Church in the Hundred Acre Wood - Introduction

This post is part of the church in the hundred acre wood series (click to view the other posts in this series).

In 1926, A.A. Milne wrote the book, “Winnie-the-Pooh.”  In it, the beloved characters Christopher Robin, Winnie-the-Pooh, Piglet, Eeyore, Owl, Rabbit, Kanga, and Roo were all introduced.  The famously “bouncy” Tigger made his debut in the sequel, “The House at Pooh Corner.”  These characters, books, and later, movie adaptations, have grown to be a familiar sight in any home with young children. The stories are loved for their simple humor, insight into relationships, and just plain childlike fun.  The characters are all different from one another, playing their own roles within their life and community of the Hundred Acre Wood.  Pooh is loved for his simplicity, his love for “hunny,” his silliness, and his love for his friends.  Eeyore is highly intelligent but much more known for his gloomy disposition.  Tigger, well, you know Tigger.  he’s “the only one.”  Piglet is always wondering what might happen today.  Rabbit, along with Owl, are the two “real” animals depicted in these wonderful books.  They aren’t filled with fluff but are both considered to have brains.  Rabbit thinks highly of his leadership skills and loves to plan and organize outings or adventures, even if to no avail.  Owl is never shy to give his opinion and sees himself, and is seen by others, as one to be called upon for advice.  Kanga and Roo are a mother and son duo.  Kanga is the loving mother who dotes on Roo and takes very special care of her son, warning of all the dangers that might be faced in the Hundred Acre Wood.  Roo is the familiar child who upon the warnings of a loving mother often responds, “But Momma!”  He is the youngest of all the characters.  And then there’s Christopher Robin.  He is a friend to all the characters of the Hundred Acre Wood, but closest to the stories’ namesake, Winnie the Pooh.  He is often seen helping and even rescuing the other characters.  But he is still, even with the other things he might be, a character, a member of the Hundred Acre Wood.  His socks are uneven, he loves birthday parties, and he loves doing “nothing.”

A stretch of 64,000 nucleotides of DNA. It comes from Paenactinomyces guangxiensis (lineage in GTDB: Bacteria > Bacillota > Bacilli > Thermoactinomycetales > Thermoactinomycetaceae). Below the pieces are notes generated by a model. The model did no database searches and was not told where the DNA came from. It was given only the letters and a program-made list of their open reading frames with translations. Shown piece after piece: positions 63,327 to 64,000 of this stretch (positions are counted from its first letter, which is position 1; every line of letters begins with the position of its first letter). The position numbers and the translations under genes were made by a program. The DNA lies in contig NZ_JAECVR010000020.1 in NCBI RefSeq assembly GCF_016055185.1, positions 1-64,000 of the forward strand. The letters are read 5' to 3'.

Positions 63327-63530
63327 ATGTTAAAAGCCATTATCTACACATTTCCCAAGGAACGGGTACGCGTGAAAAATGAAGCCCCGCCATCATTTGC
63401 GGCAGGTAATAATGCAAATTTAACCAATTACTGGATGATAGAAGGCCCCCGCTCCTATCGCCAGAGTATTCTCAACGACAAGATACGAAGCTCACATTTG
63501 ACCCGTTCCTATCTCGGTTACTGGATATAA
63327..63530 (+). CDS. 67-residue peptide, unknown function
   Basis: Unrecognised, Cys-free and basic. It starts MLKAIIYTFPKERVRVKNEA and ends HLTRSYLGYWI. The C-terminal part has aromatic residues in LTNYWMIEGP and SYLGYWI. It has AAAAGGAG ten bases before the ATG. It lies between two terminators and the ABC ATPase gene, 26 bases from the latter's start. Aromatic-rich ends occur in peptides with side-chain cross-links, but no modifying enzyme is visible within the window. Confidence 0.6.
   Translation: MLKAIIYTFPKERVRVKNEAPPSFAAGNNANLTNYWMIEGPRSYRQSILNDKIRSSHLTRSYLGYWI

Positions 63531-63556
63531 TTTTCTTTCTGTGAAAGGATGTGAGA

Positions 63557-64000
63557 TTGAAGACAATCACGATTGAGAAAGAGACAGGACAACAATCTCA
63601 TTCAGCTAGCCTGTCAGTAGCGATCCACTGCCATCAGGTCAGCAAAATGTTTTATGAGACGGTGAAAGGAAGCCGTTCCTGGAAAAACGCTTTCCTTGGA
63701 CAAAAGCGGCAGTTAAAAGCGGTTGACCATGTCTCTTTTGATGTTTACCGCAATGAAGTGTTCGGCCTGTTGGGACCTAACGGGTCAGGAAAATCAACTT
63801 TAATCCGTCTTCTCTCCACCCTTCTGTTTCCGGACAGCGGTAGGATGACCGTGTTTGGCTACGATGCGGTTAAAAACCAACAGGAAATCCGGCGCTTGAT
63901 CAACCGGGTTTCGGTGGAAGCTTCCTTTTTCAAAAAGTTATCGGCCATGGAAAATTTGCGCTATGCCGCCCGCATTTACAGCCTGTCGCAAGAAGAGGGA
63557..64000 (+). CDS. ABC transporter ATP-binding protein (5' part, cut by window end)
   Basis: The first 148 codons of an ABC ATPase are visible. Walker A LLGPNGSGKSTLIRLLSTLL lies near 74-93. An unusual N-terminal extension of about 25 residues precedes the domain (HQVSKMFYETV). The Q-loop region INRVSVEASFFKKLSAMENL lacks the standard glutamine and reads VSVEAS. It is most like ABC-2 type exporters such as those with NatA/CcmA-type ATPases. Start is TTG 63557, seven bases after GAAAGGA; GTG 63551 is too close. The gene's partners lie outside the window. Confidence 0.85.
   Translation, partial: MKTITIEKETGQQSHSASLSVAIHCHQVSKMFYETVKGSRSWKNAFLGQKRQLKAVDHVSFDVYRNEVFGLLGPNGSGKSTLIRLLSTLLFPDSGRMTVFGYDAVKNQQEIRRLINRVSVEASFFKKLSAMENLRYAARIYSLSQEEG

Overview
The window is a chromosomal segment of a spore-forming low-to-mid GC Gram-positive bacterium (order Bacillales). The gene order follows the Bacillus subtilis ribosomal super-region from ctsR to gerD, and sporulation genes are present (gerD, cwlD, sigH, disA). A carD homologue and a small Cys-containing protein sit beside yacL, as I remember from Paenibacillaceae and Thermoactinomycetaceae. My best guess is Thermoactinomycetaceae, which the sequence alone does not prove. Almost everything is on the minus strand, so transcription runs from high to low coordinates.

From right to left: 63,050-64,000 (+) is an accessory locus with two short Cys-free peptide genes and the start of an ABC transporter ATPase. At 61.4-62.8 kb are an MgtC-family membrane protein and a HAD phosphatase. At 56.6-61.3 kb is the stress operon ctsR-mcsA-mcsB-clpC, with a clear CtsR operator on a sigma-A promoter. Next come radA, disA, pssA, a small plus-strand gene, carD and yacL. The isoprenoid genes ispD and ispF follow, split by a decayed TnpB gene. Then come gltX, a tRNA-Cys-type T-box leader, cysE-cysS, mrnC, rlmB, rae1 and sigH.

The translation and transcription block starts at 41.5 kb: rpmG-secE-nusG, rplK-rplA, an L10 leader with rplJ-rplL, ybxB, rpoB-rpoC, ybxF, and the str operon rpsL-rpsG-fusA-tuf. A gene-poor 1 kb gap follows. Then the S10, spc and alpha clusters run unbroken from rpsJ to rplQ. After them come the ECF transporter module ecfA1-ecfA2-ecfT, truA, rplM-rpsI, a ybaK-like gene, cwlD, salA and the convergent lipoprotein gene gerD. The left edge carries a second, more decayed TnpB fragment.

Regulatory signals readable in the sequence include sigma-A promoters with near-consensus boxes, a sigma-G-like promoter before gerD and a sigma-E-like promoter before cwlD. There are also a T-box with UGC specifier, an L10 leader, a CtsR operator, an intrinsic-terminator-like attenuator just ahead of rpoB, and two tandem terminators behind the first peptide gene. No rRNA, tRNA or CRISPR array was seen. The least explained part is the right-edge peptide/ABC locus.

What in the world (or “Wood”) does this have to do with a theology blog?  With the weighty issues and subjects such as covenant theology, the resurrection of Christ, justification and union with Christ, Old Testament types and shadows, all represented here on this blog site – why this?  How does this fit?  In one of my previous series I wrote about Israel and the Church – an issue in Ecclesiology (the doctrine of the church).  This is an issue of Ecclesiology as well – dealing with relationships (and the importance of them) within the life of the church.  In the Hundred Acre Wood there was often struggle.  There were times of conflict and times of misunderstanding.  There were times of simple pleasure and enjoyment. There were times of great rejoicing and celebration.  And all the while, the characters of the Hundred Acre Wood formed a family; a Community.  With all their differences, there was a deep and abiding sense of love between the characters.

And for those on the outside, for the reader, or for the viewer, while there may have been favorites, the characters were loved by those who read about them or watched them.  And they were not only loved in spite of their differences, but loved all the more because of their differences.   Do you see now where I’m heading?